Winter Studies and Summer Rambles in Canada by Anna Brownell Jameson

This entry is part 16 of 56 in the series 2022 Reads

As with other posts in this series, these #booksread2022 posts go anywhere from a few weeks to a month after I’ve read them. I read this particular book last week, though! 

This is a book I’ve had for ages, but from which I only read a little bit. I figured I’d resolve that, and… quickly remembered why I had never read much of it. Anna Brownell Jameson was long-winded in the way of many people from her era—she was born late in the late 1700s, and this book is an account of her travel to Canada in the 1830s. 

Notably, it’s retitled here—or maybe it was retitled in its 1852 edition, or perhaps the title of an abridgement of the original book, I’m not sure—because the (abridged?) copy available on Project Gutenberg is titled something that aged much less well: Sketches in Canada, and Rambles Among the Red Men. That said, the book is what it said on the tin: the first ~200 pages include some impressions of Toronto after a brief stay, and the remainder of the book (over 300 pages) details Jameson’s trip out into the countryside, including among First Nations people referred to in the title. 

The book is, honestly, a slog punctuated by moments of surprise and oddity. Jameson spends a lot of time outlining her thoughts on Goethe, but then she’ll bust out some comment about the status of women in her time that sounds downright modern. Then… back to Goethe, or Mendelssohn, or some something else less than interesting or exciting. 

Things do get a little more… “interesting” after her trip begins. She makes a lot of observations about the First Nations people, and a lot of those observations are what you’d expect from an Englishwoman of the 1830s: she constantly refers to the indolence of the men, the poverty and squalor and filth and so on. (That said, there are also passages where she uses a lot of the same adjectives for white men in Canada.) Those adjectives tend to get swapped when she is describing Christianized “Indians” and especially when she is describing aboriginal women. Yes, she does compare one to one of the witches from MacBeth, but she describes others as astonishingly beautiful—saying they would be considered so anywhere—and when comparing their condition to the condition of women in England, she concludes that they might even be a little better off than the typical Englishwoman, all things told. Which is to say, when she wants to excoriate Englishmen for their suppression of women, then the aboriginal women she sees suddenly enjoy relatively greater freedom; when she wants to emphasize the inferiority of the natives, suddenly everyone is “indolent” and “filthy” and living in “squalor.” 

Jameson seems to at least partly grasp that these are people living through a slow-moving apocalyspe of sorts—and an apocalypse occasioned by European and specifically English cruelty and viciousness, which she both acknowledges and excoriates, albeit at times couching her criticism in the presumed inferiority of the aboriginal people that she encountered: she outright states that she does not think they are “tameable” for example. (She thinks that she’s complimenting them, but… I don’t feel like she really is, and nor have many modern critics.) Even the sympathies she entertains seem to have their limits… at approximately ten feet, in fact: whenever she interacts directly with a Native person, she slips into praising them; when she observes them at a distance, she’s much more critical, and the biased vocabulary emerges again. Then again, most of her direct interactions with aboriginal people seem to have been with Christian converts. I guess that shouldn’t surprise us: even today, a lot of people have that whole “good ones” and “bad ones” dichotomy in their heads.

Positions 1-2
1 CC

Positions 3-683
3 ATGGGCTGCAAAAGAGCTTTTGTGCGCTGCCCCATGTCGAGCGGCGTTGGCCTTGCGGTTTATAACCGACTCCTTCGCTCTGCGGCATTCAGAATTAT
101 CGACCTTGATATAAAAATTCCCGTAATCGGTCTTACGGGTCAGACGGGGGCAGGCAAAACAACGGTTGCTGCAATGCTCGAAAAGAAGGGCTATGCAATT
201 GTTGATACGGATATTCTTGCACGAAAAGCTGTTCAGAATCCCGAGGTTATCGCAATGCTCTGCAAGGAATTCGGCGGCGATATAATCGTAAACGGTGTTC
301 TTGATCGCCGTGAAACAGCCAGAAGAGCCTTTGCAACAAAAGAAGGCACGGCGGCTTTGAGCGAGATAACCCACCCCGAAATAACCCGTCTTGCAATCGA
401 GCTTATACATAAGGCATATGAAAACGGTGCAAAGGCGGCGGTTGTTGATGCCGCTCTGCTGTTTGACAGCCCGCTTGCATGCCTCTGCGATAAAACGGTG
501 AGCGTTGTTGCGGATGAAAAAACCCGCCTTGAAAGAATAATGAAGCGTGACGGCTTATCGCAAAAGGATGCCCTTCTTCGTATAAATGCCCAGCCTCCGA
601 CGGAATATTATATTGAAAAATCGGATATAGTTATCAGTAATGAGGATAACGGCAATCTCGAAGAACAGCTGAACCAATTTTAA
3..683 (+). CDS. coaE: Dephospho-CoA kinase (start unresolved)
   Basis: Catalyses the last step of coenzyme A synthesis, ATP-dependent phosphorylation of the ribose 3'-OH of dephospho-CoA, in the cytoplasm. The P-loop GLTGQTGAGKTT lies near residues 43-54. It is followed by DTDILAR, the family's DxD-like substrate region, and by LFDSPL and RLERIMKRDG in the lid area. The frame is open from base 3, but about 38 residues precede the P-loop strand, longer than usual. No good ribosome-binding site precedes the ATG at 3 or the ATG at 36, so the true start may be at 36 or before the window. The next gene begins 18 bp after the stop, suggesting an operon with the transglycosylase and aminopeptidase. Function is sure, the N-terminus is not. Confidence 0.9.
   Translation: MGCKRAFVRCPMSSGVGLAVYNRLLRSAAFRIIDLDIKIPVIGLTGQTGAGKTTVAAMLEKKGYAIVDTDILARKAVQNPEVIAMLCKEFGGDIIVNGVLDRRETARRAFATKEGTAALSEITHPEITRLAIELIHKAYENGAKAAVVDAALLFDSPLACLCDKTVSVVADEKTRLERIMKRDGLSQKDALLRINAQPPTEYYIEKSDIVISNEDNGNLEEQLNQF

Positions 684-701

All of which is to say that it’s not the most comfortable reading in 2022, even if you know enough about 1836 going in to expect that. She does, for what it’s worth. try to learn people’s actual names and transcribe them the best she can. She tries to share a song—there’s sheet music on one page of the book—and retells some stories that a missionary translated for her (how accurately, who knows, but probably only somewhat). She relates a little of the folklore she runs across, comparing it to European and Far-Eastern analogues when she can think of them. She does seem more interested than I imagine a lot of English writers would have been at the time, though maybe I’m underestimating her contemporaries. 

That said, the snippet I found most interesting was one I posted a while back, about the Black community there and its powerful resistance to the repatriation of a slave to his American master on a legal technicality: it’s not a surprise that escaped slaves might congregate in the area, since crossing into British territory legally made them free (at this time). Still, it’s a fascinating scene I think most modern, white Canadians cannot imagine. 

In any case, this is a book I must admit I skimmed rather than reading throughout; and I don’t think that neglect is wholly unwarranted,. In many ways, it feels a lot how blogs feel today, a decade after their faltering and mostly slipping from the digital landscape: it’s written for an imagined audience, but with perhaps too little attention to whether that audience would really enjoy what is being written. 

Series Navigation<< <em>May We Borrow Your Husband? and Other Comedies of the Sexual Life</em> by Graham Greene<em>The Cursed Chateau</em> by James Maliszewski, illustrated by Jez Gordon >>

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